Shares of medical device maker Boston Scientific jumped Tuesday after the company said it swung to a profit in the third quarter thanks to lower restructuring costs.
The higher earnings came despite a decline in sales of the company's top-selling devices, heart-pacing devices and artery-opening stents.
Company shares rose 17 cents, or 2.85 percent, to $6.14 in after-hours trading.
For the quarter ended Sept. 30, the company earned $190 million, or 12 cents a share. That was a turn around from a net loss of $94 million, or 6 cents a share, in the same period last year. At that time, the company had racked up more than $385 million in restructuring and litigation costs.
Excluding one-time charges, the company would have earned 19 cents per share in the most recent period.
Analysts polled by Thomson Reuters expected earnings per share of 6 cents on revenue of $1.9 billion.
Total company sales fell 5 percent to $1.92 billion during the period.
Boston Scientific's brand is still recovering from a temporary halt in marketing of its best-selling defibrillator implants in March because of a paperwork error. The monthlong suspension came after the company failed to notify federal health authorities within 10 days of making manufacturing changes to the devices.
Boston Scientific makes nearly 15 percent of its revenue from defibrillators, and analysts estimate the company lost 3 percent of its market share to competitors Medtronic and St. Jude Medical during the sales suspension.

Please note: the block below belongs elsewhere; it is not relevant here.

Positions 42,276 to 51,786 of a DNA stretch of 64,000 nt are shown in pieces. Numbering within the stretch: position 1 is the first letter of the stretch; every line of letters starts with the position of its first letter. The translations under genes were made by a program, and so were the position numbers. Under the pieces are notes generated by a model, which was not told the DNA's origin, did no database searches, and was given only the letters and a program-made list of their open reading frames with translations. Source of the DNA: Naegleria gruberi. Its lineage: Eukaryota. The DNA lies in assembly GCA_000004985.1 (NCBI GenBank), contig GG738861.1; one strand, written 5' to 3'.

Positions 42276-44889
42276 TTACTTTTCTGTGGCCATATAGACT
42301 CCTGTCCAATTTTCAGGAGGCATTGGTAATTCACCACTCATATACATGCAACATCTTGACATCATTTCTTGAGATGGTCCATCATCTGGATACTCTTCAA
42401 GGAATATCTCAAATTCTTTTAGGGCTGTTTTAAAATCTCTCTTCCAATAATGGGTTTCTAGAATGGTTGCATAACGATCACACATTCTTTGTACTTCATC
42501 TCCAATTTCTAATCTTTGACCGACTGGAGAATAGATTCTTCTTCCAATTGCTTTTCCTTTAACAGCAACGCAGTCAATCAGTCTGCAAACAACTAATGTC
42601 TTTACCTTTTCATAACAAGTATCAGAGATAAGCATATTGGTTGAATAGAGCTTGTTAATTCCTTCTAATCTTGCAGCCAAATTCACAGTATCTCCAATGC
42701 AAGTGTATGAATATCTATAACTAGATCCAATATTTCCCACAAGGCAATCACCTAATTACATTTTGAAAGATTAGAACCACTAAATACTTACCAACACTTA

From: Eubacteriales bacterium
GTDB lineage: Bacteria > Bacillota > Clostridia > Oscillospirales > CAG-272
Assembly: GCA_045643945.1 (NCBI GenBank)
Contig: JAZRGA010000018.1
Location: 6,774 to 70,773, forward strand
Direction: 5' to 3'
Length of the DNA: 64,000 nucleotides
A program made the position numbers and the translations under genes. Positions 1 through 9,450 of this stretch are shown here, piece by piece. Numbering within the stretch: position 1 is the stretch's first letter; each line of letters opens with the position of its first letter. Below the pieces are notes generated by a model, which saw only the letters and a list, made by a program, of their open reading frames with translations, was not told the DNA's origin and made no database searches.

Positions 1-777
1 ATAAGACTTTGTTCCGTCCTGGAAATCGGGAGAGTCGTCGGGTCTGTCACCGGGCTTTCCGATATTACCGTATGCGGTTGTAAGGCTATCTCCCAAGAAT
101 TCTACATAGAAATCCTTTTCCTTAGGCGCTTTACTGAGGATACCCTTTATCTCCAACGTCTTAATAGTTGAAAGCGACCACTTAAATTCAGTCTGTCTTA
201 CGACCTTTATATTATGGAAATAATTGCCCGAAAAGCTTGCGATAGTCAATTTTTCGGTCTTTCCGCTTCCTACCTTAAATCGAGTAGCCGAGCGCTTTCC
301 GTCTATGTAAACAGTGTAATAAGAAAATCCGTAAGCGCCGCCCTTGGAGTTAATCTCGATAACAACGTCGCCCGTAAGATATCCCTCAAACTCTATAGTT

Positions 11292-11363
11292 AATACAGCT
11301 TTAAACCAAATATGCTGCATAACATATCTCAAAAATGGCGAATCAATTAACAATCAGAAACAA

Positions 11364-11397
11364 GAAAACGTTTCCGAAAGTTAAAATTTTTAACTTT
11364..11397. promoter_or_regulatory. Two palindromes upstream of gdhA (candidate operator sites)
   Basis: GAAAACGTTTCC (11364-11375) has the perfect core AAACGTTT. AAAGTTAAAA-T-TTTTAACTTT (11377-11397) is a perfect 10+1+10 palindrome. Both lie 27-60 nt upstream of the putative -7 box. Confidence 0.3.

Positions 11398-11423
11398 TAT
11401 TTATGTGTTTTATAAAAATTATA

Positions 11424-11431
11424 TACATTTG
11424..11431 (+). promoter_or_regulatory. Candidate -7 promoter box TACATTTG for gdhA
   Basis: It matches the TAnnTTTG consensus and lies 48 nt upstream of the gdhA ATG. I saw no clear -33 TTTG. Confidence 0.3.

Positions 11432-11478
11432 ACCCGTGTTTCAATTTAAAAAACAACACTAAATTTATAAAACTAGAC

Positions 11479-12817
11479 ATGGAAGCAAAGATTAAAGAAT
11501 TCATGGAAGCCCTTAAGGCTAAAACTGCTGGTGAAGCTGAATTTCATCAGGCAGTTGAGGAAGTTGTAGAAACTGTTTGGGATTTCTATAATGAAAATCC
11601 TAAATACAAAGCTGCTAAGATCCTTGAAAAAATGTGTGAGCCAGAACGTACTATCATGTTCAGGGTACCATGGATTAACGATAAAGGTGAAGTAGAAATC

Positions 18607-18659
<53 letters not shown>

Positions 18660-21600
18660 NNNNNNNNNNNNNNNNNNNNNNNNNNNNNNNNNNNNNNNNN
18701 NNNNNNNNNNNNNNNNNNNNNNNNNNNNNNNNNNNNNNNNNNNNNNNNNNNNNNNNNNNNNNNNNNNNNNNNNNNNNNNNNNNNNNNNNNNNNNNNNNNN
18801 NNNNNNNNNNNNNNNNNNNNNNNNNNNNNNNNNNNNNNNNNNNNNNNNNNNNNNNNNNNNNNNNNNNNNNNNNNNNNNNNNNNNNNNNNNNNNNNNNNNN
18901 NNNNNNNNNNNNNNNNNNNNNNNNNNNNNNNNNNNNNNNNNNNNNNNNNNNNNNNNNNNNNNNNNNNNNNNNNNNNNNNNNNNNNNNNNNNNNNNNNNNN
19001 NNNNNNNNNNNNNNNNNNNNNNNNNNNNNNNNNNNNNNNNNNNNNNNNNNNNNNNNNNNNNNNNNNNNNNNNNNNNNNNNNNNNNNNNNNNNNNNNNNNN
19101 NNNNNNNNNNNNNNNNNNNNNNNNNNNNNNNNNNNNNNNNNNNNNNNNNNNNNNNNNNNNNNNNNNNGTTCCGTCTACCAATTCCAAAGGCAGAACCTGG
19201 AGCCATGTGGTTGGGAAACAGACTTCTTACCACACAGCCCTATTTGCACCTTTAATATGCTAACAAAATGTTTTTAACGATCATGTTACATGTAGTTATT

Company executives said Tuesday that the shipping hold reduced sales by $28 million during the third quarter.
Defibrillators are surgically implanted in the upper chest, where they monitor the heart for deadly irregular heartbeats and use electrical jolts to shock it back to a normal rhythm.
Sales of the company's cardiac rhythm management devices _ which includes pacemakers as well as defibrillators _ fell 9.5 percent to $550 million in the third quarter. Sales of stents fell more than 12 percent to $396 million during the period. Company executives estimate Boston Scientific controls about 37 percent of the global market for stents, which also includes competitors Abbott Laboratories, Johnson & Johnson and Medtronic Inc.
Despite the sales declines, Chief Financial Officer Jeff Capello said the company's results point toward future growth.
"Our commercial organization, led by a very strong sales team, continued to do an excellent job executing our recovery plan," said Capello, on a call with analysts. "We were very pleased with the results for the third quarter."
Capello and new Chief Executive Ray Elliot have tried to reposition Boston Scientific by reducing financial risk, cutting 10 percent of the work force and restructuring management. Elliott joined the company as chief executive last year.
The Natick, Mass.-based company has struggled in recent years to make up for slowing sales of its top-selling products, implantable defibrillators and stents, Those products have been hurt by safety concerns, increased competition and hospital belt-tightening.